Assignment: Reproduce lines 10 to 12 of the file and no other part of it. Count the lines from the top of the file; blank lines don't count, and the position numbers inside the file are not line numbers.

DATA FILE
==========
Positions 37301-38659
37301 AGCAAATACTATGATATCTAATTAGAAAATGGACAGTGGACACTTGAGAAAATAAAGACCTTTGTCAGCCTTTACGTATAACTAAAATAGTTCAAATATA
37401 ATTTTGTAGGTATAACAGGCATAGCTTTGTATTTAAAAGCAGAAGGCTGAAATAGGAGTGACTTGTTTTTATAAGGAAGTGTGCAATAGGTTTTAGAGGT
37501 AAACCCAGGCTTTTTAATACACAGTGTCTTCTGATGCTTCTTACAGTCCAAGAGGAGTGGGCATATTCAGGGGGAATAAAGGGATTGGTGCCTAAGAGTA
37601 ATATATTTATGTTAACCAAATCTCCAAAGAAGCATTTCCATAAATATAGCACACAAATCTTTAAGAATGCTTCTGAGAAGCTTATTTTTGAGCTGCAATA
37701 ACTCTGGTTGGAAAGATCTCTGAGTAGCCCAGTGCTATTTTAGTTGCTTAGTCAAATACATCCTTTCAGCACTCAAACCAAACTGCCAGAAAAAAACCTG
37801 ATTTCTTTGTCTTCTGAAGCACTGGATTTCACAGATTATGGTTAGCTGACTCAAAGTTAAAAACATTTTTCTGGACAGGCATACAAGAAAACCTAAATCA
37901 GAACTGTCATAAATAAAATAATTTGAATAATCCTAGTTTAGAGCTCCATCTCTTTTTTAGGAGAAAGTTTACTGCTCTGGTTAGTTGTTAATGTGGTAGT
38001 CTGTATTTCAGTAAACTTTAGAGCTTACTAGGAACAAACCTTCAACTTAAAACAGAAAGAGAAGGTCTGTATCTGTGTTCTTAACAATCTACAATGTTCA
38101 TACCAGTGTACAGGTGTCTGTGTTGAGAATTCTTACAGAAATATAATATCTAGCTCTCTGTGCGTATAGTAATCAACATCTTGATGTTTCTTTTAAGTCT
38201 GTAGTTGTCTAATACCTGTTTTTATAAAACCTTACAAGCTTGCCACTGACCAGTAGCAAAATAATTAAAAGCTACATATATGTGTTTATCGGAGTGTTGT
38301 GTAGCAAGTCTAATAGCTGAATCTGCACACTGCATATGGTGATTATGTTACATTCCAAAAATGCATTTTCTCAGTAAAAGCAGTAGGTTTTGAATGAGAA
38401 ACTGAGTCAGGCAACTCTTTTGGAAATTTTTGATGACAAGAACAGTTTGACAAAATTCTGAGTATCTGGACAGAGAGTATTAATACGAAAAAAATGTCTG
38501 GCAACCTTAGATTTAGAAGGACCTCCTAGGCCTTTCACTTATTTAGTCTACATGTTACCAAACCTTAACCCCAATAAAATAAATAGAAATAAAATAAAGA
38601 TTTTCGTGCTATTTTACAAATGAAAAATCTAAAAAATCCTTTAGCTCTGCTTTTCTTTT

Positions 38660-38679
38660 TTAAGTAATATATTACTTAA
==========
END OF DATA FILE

38101 TACCAGTGTACAGGTGTCTGTGTTGAGAATTCTTACAGAAATATAATATCTAGCTCTCTGTGCGTATAGTAATCAACATCTTGATGTTTCTTTTAAGTCT
38201 GTAGTTGTCTAATACCTGTTTTTATAAAACCTTACAAGCTTGCCACTGACCAGTAGCAAAATAATTAAAAGCTACATATATGTGTTTATCGGAGTGTTGT
38301 GTAGCAAGTCTAATAGCTGAATCTGCACACTGCATATGGTGATTATGTTACATTCCAAAAATGCATTTTCTCAGTAAAAGCAGTAGGTTTTGAATGAGAA